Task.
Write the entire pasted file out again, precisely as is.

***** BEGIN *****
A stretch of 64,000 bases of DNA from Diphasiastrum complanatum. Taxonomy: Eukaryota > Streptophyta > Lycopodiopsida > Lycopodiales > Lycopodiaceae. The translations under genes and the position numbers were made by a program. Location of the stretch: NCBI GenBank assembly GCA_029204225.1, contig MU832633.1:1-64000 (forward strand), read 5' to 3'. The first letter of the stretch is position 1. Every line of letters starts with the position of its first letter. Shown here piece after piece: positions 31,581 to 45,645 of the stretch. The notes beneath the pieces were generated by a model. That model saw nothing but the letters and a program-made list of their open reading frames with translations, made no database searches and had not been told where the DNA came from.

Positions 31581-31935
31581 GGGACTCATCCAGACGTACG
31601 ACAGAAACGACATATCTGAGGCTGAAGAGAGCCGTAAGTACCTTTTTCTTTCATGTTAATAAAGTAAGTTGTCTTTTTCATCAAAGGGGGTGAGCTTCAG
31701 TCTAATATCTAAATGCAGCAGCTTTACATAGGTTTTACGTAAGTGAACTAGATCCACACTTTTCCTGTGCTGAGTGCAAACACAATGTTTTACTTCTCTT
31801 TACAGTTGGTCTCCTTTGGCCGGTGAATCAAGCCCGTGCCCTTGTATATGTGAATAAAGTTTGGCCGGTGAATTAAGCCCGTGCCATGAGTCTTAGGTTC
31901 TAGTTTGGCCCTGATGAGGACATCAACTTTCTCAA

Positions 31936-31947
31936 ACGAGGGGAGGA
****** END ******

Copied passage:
A stretch of 64,000 bases of DNA from Diphasiastrum complanatum. Taxonomy: Eukaryota > Streptophyta > Lycopodiopsida > Lycopodiales > Lycopodiaceae. The translations under genes and the position numbers were made by a program. Location of the stretch: NCBI GenBank assembly GCA_029204225.1, contig MU832633.1:1-64000 (forward strand), read 5' to 3'. The first letter of the stretch is position 1. Every line of letters starts with the position of its first letter. Shown here piece after piece: positions 31,581 to 45,645 of the stretch. The notes beneath the pieces were generated by a model. That model saw nothing but the letters and a program-made list of their open reading frames with translations, made no database searches and had not been told where the DNA came from.

Positions 31581-31935
31581 GGGACTCATCCAGACGTACG
31601 ACAGAAACGACATATCTGAGGCTGAAGAGAGCCGTAAGTACCTTTTTCTTTCATGTTAATAAAGTAAGTTGTCTTTTTCATCAAAGGGGGTGAGCTTCAG
31701 TCTAATATCTAAATGCAGCAGCTTTACATAGGTTTTACGTAAGTGAACTAGATCCACACTTTTCCTGTGCTGAGTGCAAACACAATGTTTTACTTCTCTT
31801 TACAGTTGGTCTCCTTTGGCCGGTGAATCAAGCCCGTGCCCTTGTATATGTGAATAAAGTTTGGCCGGTGAATTAAGCCCGTGCCATGAGTCTTAGGTTC
31901 TAGTTTGGCCCTGATGAGGACATCAACTTTCTCAA

Positions 31936-31947
31936 ACGAGGGGAGGA